Thursday, September 9, 2010

Kournikova: A case for the defence

If you want to give your blog a bit of a makeover write something on Anna Kournikova. It won’t do your page views any harm and browsing the web for suitable photographs isn’t exactly the most strenuous work you'll ever do.

That's the kind of thinking that bothers me though. Kournikova has become known so exclusively for looks that her tennis career has become a sort of sneer-worthy afterthought. It's grossly unfair when you consider what she achieved despite the media circus she had to contend with from a very early age.

Has there ever been a sporting figure whose celebrity has been so disproportionate to their achievements? There undoubtedly has actually, but the cult of Kournikova appears to have come to represent the ultimate victory of style over substance. “With the ascent of Anna, eroticism trumps athleticism” were the bitter words of one NY Times writer back when Kournikova was a top 10 player.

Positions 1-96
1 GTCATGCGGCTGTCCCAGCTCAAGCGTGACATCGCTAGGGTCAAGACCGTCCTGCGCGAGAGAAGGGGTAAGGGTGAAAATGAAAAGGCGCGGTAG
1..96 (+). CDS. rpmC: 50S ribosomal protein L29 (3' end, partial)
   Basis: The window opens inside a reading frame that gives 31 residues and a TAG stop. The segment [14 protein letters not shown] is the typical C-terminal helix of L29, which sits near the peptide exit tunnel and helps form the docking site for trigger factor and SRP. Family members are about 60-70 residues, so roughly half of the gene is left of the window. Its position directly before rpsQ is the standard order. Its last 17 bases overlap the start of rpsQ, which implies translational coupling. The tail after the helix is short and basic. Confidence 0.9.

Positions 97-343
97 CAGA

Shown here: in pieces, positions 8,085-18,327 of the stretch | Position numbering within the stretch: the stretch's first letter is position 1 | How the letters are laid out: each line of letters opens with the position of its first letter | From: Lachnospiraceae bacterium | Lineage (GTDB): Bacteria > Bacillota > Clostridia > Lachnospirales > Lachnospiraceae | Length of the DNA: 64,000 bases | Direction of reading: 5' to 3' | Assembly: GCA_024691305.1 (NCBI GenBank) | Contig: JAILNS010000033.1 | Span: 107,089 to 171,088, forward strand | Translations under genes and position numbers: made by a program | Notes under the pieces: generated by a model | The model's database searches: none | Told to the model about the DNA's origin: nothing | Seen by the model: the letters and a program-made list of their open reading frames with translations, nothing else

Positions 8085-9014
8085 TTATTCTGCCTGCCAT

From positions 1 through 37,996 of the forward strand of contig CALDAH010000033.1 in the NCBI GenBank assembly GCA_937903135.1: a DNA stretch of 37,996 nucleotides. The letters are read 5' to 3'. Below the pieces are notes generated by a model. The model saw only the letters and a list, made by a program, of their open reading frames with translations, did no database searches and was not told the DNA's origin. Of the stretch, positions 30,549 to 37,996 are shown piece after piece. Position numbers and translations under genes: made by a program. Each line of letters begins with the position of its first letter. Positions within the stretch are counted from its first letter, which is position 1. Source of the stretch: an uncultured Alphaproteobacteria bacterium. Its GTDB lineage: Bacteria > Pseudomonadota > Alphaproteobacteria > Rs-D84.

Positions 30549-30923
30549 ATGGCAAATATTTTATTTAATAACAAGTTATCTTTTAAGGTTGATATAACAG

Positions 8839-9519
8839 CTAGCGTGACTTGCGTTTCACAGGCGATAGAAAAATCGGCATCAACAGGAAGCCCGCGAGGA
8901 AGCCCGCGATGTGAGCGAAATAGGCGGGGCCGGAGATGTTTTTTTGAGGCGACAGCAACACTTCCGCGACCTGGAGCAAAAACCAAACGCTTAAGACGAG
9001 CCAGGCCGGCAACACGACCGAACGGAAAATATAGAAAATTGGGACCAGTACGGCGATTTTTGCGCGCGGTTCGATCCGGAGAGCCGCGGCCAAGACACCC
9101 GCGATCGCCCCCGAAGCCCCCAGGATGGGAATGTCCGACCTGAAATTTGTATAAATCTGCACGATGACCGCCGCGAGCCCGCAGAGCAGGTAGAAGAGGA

If Kournikova's level of fame is completely disproportionate to her achievements on court then so is the level of vitriol that has been aimed at her ( "Pornikova" according to some feminists).

There’s a general impression that she was completely hopeless as a player. An Ace-King opening hand in poker has been named after her. It looks good but rarely wins. Or as one clueless acquaintance put it: “Playstation games named after her: 2. Matches won: 0.”

Amidst all the hype and hate one thing seems to have been forgotten. Namely that Anna Kournikova was a very good tennis player. In November 2000 she was ranked number eight in the world. How many people get to say that they were among the eight best in the world at their chosen profession?